Have you ever seen a horse being beat on while it’s being shod? A horse acts up while shoeing and someone says kick him in the belly! Or smacks him with a rasp!
While I can appreciate a horse owner approving of disciplining their animal, hitting them rarely, if ever, works. In my past experiences, the horses usually end up getting worse. More nervous, more scared, more dangerous. Pretty soon the horse will begin getting anxiety just seeing the farrier coming, knowing there will be a fight.
I believe you have to be “firm but fair,” as Chris Cox says. Meaning, he will make them work when they’re bad, but he will never hit or hurt them. I’ve shod for Chris for several years, and I can tell you that is one of the best places to shoe. Every horse is so calm and confident. Fifty head of horses and usually no issues. If there is an issue, they work with the horse and he will be better that time and usually perfect the next. Every single horse there will also be ground tied (kept in one place without being tied up).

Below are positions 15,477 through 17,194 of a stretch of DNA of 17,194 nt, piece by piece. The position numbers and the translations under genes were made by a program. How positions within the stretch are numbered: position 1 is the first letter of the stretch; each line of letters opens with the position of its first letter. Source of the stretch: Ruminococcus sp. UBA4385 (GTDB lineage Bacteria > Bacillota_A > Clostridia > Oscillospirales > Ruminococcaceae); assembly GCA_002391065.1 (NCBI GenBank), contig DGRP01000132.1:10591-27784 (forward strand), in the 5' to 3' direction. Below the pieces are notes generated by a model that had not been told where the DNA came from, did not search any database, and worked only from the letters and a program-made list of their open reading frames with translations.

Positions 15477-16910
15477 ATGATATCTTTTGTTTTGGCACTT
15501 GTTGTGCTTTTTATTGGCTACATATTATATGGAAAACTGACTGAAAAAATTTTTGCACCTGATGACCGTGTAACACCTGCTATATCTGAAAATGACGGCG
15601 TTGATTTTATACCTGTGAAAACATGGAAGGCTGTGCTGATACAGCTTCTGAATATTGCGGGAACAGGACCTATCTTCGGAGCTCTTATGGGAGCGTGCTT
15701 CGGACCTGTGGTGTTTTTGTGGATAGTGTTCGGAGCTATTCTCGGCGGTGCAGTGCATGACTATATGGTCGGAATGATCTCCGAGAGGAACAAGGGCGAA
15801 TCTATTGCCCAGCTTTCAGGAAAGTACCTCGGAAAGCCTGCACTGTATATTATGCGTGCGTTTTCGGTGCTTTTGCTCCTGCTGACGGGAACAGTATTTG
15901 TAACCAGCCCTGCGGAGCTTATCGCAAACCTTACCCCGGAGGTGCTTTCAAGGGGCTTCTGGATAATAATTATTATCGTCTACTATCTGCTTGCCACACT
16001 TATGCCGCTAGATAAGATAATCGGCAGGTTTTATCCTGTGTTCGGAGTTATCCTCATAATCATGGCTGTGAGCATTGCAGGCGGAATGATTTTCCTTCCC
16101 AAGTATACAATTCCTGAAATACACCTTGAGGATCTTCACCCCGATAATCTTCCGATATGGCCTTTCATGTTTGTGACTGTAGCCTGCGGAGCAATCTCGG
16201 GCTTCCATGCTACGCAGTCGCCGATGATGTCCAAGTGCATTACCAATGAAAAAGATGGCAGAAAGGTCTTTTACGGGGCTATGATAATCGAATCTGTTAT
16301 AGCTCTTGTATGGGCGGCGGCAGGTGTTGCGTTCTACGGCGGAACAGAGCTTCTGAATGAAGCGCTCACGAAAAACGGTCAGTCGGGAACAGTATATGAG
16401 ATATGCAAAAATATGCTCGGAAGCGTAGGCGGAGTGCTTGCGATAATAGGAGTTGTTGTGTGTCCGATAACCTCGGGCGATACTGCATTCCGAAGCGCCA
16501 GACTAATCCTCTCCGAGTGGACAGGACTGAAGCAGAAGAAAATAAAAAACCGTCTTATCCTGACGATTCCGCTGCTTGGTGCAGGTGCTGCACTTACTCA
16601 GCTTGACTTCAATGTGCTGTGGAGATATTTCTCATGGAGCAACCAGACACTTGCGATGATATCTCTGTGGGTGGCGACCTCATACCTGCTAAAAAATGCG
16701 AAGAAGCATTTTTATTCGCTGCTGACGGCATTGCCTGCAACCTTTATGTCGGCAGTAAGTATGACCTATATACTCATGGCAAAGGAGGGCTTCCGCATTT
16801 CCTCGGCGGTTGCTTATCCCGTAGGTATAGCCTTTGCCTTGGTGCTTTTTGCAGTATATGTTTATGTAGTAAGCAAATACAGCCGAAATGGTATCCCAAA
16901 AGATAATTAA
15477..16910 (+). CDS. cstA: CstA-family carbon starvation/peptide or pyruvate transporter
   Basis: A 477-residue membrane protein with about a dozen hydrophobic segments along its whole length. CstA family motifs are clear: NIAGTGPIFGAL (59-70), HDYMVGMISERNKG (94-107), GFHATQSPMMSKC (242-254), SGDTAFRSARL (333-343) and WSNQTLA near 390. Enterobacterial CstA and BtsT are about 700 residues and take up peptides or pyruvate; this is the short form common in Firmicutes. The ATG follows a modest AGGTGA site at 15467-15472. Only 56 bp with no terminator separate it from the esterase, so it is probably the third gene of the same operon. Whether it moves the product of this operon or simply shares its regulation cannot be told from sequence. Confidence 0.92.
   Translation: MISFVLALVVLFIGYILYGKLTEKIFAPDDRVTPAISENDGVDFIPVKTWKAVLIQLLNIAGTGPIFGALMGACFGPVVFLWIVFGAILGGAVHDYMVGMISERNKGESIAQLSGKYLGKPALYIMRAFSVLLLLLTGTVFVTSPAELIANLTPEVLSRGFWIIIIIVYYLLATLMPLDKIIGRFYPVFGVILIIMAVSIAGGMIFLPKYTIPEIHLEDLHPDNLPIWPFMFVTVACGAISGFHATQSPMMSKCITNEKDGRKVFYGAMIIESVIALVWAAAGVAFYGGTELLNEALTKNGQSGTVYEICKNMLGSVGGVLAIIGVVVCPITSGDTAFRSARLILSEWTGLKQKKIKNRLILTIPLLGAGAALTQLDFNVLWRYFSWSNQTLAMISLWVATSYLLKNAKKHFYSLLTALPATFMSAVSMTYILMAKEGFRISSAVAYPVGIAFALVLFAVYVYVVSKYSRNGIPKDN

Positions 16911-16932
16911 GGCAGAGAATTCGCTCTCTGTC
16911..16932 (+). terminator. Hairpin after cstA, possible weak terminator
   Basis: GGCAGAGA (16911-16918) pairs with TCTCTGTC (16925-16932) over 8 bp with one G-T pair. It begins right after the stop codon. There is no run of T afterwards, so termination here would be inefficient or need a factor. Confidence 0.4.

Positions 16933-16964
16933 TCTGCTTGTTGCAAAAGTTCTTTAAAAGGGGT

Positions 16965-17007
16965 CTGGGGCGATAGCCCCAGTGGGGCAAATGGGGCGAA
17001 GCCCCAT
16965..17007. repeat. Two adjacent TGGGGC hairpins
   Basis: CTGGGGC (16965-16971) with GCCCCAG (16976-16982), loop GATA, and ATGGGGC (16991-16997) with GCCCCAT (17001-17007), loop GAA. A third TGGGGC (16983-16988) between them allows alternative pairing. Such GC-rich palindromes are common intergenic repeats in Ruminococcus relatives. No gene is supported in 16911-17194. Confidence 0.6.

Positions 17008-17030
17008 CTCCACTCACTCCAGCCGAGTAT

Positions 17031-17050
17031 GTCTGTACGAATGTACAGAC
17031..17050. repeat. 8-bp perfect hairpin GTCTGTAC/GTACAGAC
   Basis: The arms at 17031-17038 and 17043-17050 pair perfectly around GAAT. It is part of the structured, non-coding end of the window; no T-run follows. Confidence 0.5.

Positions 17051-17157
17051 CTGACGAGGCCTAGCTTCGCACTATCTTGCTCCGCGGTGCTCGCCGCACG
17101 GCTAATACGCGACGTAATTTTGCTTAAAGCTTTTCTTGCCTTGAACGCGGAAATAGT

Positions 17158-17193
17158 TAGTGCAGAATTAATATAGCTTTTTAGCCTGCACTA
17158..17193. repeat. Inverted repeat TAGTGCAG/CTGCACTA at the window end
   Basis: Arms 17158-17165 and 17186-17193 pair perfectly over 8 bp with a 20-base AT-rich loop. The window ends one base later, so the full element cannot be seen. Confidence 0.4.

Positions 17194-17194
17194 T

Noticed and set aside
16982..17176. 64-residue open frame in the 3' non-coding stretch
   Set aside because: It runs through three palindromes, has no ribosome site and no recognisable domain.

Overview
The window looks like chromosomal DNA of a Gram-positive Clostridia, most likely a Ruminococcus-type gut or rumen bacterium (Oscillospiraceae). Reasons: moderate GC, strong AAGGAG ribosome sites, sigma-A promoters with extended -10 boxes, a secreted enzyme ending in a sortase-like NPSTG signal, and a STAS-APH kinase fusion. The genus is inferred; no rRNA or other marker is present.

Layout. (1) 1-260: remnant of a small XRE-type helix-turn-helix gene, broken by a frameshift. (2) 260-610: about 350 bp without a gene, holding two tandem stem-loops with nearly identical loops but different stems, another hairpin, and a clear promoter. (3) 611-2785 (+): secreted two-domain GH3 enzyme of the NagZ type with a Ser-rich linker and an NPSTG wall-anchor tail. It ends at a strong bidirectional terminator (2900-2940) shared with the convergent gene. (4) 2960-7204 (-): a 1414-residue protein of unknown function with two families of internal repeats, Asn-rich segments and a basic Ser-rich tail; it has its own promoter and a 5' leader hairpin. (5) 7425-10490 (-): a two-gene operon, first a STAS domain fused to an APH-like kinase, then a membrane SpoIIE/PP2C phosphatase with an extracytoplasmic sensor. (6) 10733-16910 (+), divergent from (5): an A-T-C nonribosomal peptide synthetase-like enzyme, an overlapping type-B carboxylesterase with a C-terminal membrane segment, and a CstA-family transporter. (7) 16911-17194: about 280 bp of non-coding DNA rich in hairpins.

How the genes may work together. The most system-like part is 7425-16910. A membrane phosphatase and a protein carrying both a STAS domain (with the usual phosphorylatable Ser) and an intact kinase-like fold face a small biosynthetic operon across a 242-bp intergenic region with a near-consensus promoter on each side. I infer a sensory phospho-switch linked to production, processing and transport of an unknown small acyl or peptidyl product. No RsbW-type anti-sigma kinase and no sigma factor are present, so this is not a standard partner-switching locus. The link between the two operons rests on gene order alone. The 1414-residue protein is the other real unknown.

If working with your horse isn’t an option for you, I would advise calling your vet to get your horse sedated for the safety of your farrier and your horse. Keep in mind that you will eventually need to work with your horse, teaching them patience and respect while they’re being worked on. I believe any horse can be successfully worked with to become good to shoe.
Remember: The farrier’s job is to provide a high quality service. The horse owner’s job is to have a horse that’s safe and easy to work with.
Above is a photo picturing Lee shoeing his horse, Spider, who is ground-tied in the photo.
God Bless America
This article was first published in the Dally Times- The Magazine for Team Ropers.